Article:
The Conservancy Board authorizes disbursement of up to $150,000 to Sonoma Land Trust to conduct wildfire risk reduction activities on the Little Black Mountain Preserve, Laufenberg Ranch, Pole Mountain Preserve, and Live Oaks Ranch properties in Sonoma County.
The proposed project would reduce fire hazards on Sonoma Land Trust’s preserves by returning approximately 55 acres of forest preserve lands to a more natural and fire resilient condition, breaking the continuity of forest fuels, vertically and horizontally, and reducing the rate of fire spread, intensity, duration, and risk of crown fire. Vegetation management methods will include shaded fuel break creation and management, roadway clearing, and forest thinning. All activities will be conducted by hand crews using methods such as loppers and chainsaws. Additionally, Sonoma Land Trust will enhance native oak woodland habitat, by hand-removing encroaching firs and caging select oaks to protect them from herbivory until they grow above the deer browse line.
Shaded fuel breaks will consist of removing shrubs and understory trees, reducing surface and ladder fuels, within 100 feet of existing roads or fire breaks, reducing fire fuel loads and creating safe places for firefighters to stage equipment and fight wildfire. Trees under 8” in diameter at breast height (“DBH”) will be felled. For trees over 8” DBH, hand crews will remove lower limbs, creating space between trees. In oak woodlands, the focus will be on removing encroaching firs and bay trees to promote woodland health.
Shaded fuel break maintenance will be conducted by hand crews using loppers and chainsaws to prune shrub, brush, and stump sprouting regrowth along existing roadways and to maintain the spacing, removed ladder fuels, and reduced surface fuels. Vegetated material will be left on site by lopping and scattering or chipping.
Hand crews will also clear roadways using loppers and chainsaws to remove shrubs, brush, and small diameter trees. Larger trees will be pruned to create and/or maintain a twelve-foot-wide by twelve-foot-high vegetation free area so that residents have safe emergency escape routes and fire-fighting crews can have safe access for their activities. A masticator operating from the road may be used for a portion of these activities.
Forest Thinning / Fire Fuel Reduction will be completed by hand crews using loppers and chainsaws to reduce fire fuels and increase space between trees. Trees 8” DBH and smaller will be cut down. In previously burned areas, bay and madrone resprouts with multiple stems will be pruned to 2 or 3 stems per tree. Material will be left on site by lopping and scattering and chipping.
These treatment activities have been reviewed by Sonoma Land Trust with CalFire staff and are identified in existing forest management plans prepared by Registered Professional Foresters. Maps from the forest management plans are provided in Exhibit 1. Project implementation will mostly occur outside of the bird nesting season. When that is not possible, a biologist will be hired to do nesting bird surveys in advance of the activity. Nest trees will be flagged and a buffer established. No vehicles or heavy equipment will be used off-road. Work in streams, creeks, and other water bodies will be avoided. No grading will occur and no soil disturbance is expected.
The work will occur on four Sonoma Land Trust preserves within the Wildland Urban Interface (WUI). These preserve properties have high habitat values and their locations are important for community safety in the adjacent populated areas of Jenner and Calistoga. Two lie in the west side of the Sonoma County, and two are on the east side.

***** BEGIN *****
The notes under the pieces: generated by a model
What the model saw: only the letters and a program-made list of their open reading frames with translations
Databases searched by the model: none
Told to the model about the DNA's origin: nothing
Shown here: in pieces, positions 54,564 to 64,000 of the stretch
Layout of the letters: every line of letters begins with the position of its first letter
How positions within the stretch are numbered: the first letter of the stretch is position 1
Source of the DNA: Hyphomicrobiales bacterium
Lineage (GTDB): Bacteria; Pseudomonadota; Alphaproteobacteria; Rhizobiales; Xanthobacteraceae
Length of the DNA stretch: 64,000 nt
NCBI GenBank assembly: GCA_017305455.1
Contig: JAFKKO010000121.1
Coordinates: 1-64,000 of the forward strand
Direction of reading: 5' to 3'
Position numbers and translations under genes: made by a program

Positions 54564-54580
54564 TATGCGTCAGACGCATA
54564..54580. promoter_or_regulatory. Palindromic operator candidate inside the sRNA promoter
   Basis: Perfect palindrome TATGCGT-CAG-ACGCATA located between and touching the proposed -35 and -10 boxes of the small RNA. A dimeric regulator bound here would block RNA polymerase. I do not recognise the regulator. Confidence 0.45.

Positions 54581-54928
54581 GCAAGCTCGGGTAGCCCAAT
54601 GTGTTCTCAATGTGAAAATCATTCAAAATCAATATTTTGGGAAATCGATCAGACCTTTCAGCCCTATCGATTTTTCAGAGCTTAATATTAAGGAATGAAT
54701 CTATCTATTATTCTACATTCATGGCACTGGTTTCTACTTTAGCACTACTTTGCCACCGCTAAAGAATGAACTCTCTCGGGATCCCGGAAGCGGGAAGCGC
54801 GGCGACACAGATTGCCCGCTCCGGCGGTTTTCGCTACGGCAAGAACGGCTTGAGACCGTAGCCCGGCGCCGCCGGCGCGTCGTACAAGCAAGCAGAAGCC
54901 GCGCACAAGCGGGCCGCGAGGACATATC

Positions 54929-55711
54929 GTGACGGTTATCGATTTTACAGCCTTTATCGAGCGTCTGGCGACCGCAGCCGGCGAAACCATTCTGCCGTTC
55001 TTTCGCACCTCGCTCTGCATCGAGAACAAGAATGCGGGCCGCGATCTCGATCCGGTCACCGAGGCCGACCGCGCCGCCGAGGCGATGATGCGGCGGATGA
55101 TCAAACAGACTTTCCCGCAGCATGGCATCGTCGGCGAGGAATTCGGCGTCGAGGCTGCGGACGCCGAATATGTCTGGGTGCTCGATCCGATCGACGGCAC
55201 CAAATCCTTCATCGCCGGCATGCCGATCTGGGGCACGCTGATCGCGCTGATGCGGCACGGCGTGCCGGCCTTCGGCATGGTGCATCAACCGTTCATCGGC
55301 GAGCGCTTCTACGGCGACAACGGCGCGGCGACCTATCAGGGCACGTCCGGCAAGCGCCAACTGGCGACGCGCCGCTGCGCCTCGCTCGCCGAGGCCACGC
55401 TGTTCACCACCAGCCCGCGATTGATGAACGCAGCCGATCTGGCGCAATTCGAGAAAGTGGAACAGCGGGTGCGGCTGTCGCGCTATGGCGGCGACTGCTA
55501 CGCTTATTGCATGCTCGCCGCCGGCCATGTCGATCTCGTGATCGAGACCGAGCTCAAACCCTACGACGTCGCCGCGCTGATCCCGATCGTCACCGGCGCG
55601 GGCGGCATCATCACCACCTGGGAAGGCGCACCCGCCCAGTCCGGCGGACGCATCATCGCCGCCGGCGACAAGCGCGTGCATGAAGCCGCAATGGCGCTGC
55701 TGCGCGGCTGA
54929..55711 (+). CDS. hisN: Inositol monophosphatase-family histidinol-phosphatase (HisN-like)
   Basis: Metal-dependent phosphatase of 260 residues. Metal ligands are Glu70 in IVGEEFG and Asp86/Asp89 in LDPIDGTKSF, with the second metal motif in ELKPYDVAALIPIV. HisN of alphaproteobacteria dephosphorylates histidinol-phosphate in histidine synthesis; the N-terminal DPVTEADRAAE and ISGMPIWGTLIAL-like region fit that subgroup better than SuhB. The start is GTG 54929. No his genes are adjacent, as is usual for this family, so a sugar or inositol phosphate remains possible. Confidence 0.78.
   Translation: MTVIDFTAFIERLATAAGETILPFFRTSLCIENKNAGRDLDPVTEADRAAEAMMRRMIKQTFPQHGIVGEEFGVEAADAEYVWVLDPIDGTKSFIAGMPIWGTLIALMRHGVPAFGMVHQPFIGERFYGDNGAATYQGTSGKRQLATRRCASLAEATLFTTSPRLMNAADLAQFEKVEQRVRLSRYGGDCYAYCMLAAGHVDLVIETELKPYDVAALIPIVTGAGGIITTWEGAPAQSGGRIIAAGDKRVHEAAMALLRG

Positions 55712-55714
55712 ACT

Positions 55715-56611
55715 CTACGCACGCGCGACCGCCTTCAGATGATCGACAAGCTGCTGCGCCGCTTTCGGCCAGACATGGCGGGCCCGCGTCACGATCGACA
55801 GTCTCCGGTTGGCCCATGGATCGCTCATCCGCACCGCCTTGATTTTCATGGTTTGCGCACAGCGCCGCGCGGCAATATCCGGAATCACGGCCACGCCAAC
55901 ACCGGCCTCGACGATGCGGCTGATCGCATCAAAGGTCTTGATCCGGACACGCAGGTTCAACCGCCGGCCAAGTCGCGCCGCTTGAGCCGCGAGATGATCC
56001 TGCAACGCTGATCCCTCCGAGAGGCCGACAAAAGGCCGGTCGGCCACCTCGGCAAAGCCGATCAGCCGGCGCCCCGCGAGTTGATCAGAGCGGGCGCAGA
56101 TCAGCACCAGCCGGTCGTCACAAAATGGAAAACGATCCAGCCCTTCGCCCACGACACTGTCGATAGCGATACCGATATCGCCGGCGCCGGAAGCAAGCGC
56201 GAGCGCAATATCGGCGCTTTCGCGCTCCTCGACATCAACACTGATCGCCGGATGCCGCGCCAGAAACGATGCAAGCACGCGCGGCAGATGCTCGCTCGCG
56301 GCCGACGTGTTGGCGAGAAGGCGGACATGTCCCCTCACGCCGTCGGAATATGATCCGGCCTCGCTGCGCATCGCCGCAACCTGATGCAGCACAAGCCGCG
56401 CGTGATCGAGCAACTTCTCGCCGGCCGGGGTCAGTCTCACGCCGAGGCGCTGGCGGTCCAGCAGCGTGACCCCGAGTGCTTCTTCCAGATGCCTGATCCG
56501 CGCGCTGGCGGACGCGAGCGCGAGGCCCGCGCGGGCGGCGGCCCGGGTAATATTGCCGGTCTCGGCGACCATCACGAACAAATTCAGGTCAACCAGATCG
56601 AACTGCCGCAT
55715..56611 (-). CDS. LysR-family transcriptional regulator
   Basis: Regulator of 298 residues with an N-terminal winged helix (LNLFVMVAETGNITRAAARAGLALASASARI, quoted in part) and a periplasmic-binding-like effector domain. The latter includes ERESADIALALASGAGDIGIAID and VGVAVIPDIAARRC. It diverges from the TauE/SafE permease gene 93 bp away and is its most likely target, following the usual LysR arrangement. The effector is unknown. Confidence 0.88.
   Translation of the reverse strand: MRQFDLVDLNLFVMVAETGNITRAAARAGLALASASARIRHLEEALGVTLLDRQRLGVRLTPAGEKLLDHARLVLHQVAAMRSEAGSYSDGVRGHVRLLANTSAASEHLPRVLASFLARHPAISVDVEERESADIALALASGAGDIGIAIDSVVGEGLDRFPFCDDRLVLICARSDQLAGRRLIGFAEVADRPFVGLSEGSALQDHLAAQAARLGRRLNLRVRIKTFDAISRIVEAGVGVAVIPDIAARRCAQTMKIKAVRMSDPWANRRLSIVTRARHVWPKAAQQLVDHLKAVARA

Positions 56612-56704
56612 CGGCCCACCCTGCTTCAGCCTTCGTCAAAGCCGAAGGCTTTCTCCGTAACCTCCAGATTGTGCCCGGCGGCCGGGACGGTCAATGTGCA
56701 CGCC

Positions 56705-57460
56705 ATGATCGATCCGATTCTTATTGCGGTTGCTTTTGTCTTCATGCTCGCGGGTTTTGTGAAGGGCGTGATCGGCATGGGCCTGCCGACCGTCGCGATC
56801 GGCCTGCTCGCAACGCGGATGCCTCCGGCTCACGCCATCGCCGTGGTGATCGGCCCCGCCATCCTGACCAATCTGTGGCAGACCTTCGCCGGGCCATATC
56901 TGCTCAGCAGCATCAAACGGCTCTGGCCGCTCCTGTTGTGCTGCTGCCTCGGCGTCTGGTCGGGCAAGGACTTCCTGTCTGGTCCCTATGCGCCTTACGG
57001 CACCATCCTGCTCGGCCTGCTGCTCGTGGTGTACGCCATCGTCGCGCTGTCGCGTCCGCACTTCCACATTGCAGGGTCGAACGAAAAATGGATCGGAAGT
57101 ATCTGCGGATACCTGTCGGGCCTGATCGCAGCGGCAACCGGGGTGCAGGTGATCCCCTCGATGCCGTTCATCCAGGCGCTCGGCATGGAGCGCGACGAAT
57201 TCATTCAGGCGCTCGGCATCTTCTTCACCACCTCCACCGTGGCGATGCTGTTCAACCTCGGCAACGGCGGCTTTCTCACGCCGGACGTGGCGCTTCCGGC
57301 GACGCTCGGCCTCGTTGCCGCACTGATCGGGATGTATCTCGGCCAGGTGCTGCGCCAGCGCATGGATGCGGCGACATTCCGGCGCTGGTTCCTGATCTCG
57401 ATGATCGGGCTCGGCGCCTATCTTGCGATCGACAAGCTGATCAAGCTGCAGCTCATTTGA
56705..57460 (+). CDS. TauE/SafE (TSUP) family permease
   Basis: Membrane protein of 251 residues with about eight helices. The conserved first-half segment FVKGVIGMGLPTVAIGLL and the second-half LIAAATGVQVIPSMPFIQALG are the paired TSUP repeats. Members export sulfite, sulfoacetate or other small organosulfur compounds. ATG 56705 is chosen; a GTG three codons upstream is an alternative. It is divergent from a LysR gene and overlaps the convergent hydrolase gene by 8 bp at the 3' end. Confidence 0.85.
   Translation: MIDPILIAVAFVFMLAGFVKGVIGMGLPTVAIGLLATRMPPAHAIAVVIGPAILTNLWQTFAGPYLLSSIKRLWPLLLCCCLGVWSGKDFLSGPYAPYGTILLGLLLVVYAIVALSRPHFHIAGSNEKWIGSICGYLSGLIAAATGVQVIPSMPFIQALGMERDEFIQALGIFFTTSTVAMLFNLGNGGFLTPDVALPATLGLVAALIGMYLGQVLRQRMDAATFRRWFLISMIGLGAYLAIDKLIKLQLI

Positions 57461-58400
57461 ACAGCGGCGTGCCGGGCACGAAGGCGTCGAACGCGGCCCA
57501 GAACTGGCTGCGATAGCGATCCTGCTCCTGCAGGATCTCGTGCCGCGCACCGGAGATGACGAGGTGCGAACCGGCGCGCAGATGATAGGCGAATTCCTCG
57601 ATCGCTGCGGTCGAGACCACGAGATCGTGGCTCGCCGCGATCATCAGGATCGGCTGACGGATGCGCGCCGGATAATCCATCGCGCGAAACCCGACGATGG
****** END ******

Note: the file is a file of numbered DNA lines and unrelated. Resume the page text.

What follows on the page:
The 500-acre Little Black Mountain Preserve (“LBM”) lies several miles west of the town of Cazadero and was almost completely consumed by the Creighton Ridge Fire in 1978. The Preserve’s forestlands are an even-aged thicket comprised of stump-sprouting hardwoods and conifers that need to be thinned for forest health and wildfire resilience. The ranch road on this Preserve serves as an important escape route for the local community.
Pole Mountain Preserve lies adjacent and south of LBM, Jenner Headlands Preserve, and Muniz Ranches subdivision. This 200-acre Preserve has a public trail that is well used to access unparalleled coastal views and is home to the Pole Mtn Fire Lookout, which provides fire detection services for the safety of the communities of west Sonoma County.
Laufenburg Ranch is 174 acres of grassland, oak woodland, mixed conifer, and agricultural lands in Knights Valley near the Napa-Sonoma county boundary. The Tubbs Fire burned up to its southern boundary and the Kincade Fire burned to its northern boundary. The Preserve is poised to serve as a demonstration site for fire resilience amongst a mosaic of habitat types and land uses.
The 572-acre Live Oaks Ranch (LOR) is on the eastern side of Knights Valley. The Tubbs Fire roared across the Preserve and the Glass Fire came very close. It is surrounded by hundreds of acres of protected lands and rural homes. The northwestern ridgeline of the Preserve offers a strategic location to enhance community safety by installing a shaded fuel break that separates Knights Valley from the nearby town of Calistoga.
Notice of Exemption
Type, Section or Code
Reasons for Exemption
Section 15304 (Minor Alterations) exempts projects that consist of minor alterations in the condition of land, water, and/or vegetation which do not involve removal of healthy, mature, scenic trees except for forestry and agricultural purposes.
Section 15269 (Emergency Projects) exempts emergency projects, including: emergency repairs to serviced facilities necessary to maintain service essential to the public health, safety, or welfare, including those repairs that require a reasonable amount of planning to address and anticipated emergency; and specific actions necessary to prevent or mitigate an emergency.